Adjustments may be grouped together, and within each grouping, adjusted items may be subgrouped depending on their character or to account for preferences, sources, categories or limitations, such as a subgrouping based on short- or long-term capital gain. The proposed regulations provide for three types of groupings: (1) Adjustments that reallocate items among the partners (reallocation grouping); (2) adjustments to the partnership’s credits (credit grouping); and (3) remaining adjustments (residual grouping). After the items are separated into groups and subgroups, they are netted to separate items based on character, either ordinary or capital.
After each group or subgroup has been netted, the adjustment will either be net positive or net nonpositive. Those adjustments that are nonpositive (except for grouped credits) are disregarded for purposes of calculating an imputed underpayment.
Once the imputed underpayment has been calculated through the groupings and nettings described above, the partnership that received the NOPPA may request a modification of the proposed imputed underpayment through the PR. Modifications may not be requested for adjustments that do not result in an imputed underpayment.
The proposed regulations provide for different types of modifications to the proposed imputed underpayment, including through the filing of an amended return filed by a partner of the partnership for the year under examination (the reviewed year) that takes into account all of the partnership adjustments properly allocable to that partner. The partnership may also request modifications based on adjustments allocable to tax-exempt partners, adjustments attributable to rates of tax lower than the highest applicable tax rate, and passive losses of publicly traded partnerships, among other things.
Importantly, these modifications must be approved by the IRS, and the proposed regulations specifically state that the IRS may initiate an administrative proceeding against a partner even if the IRS approves of the modification. For all requests for modifications, the partnership and/or partners must satisfy the IRS’s requests for documents and details surrounding the modification.
The statute prescribes the treatment of the imputed underpayment as a nondeductible payment by the partnership, but is otherwise silent regarding the effect of the adjustments themselves on the partnership and its partners. The proposed regulations reserve on rules regarding adjustments to partners’ capital accounts and outside basis and to the partnership’s basis and book value in property, though the IRS and Treasury explained that they intend to adopt an approach of providing that a partnership that pays an imputed underpayment attributable to an adjustment to an item of income, gain, loss or deduction allocate that item in the adjustment year to the adjustment year partners treating such items as items of income, gain, loss or deduction as nontaxable or deductible under Sections 705(a)(1)(B) or (2)(B).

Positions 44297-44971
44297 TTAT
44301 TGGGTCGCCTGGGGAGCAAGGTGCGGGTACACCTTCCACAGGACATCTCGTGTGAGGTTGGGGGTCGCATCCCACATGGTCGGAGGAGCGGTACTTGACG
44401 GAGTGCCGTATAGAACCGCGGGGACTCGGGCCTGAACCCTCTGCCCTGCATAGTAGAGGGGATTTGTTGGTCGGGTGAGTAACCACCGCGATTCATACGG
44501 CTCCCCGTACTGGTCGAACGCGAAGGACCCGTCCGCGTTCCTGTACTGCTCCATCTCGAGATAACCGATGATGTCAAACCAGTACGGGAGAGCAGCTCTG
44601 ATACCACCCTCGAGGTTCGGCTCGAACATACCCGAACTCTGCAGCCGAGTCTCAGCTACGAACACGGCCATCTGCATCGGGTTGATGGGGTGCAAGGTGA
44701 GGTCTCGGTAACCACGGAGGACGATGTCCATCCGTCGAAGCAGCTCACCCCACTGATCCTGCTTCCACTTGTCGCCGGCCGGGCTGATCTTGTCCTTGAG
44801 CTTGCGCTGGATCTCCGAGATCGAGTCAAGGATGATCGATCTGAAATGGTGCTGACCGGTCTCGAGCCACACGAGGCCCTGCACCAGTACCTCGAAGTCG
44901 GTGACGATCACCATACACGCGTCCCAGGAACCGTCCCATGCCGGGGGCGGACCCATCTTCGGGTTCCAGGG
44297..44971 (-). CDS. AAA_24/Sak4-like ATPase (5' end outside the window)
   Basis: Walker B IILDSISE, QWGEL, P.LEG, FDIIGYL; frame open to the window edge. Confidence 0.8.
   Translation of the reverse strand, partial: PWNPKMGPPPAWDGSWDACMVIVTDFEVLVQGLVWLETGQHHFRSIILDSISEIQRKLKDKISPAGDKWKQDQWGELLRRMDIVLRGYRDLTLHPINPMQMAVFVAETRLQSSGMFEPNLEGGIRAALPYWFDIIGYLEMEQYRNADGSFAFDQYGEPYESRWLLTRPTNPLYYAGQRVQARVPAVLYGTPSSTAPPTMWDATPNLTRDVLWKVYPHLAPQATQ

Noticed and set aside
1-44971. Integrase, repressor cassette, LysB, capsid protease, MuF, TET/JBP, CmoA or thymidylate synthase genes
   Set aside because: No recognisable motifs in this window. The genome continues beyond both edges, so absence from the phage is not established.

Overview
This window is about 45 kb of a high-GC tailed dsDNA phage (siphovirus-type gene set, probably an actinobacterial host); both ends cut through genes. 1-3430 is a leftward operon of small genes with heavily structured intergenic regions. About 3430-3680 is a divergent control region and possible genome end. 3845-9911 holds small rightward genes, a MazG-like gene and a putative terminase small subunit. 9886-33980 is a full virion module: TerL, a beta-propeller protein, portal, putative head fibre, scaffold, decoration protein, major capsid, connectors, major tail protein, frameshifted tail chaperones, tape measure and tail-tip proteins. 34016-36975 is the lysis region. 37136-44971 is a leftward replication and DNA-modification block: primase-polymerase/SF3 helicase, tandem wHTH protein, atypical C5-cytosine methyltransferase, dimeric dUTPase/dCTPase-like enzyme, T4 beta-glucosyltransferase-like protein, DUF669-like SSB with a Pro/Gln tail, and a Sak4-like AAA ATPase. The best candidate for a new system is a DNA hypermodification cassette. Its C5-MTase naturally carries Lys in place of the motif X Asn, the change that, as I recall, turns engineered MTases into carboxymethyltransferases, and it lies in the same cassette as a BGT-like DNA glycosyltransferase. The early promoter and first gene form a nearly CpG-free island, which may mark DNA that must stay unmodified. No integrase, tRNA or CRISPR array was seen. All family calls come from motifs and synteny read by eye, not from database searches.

Push-outs to partners
Under Section 6226, a partnership may elect to push out adjustments to the reviewed year partners rather than paying the imputed underpayment described in Section 6225. The partnership under examination, which is also referred to generally as a source partnership, may elect to push out the underpayment with respect to one or more imputed underpayments identified in the FPA. Nonetheless, while properly and timely electing the push-out method may relieve the partnership of remitting to the IRS for the underpayment, the election does come with an additional cost of two percentage points of interest to the partners for the underpayment.
The push-out election must be made within 45 days of the date the FPA is mailed by the IRS, and the proposed regulations state that this time period may not be extended. In addition, the election must be signed by the PR and include:
- The name, address and correct taxpayer identification number (TIN) of the partnership
- The taxable year to which the election relates
- The imputed underpayments to which the election applies (if there is more than one)
- Each reviewed year partner’s name, address and correct TIN
- Any other information required by forms, instructions or other guidance
A copy of the FPA must also be attached to the election.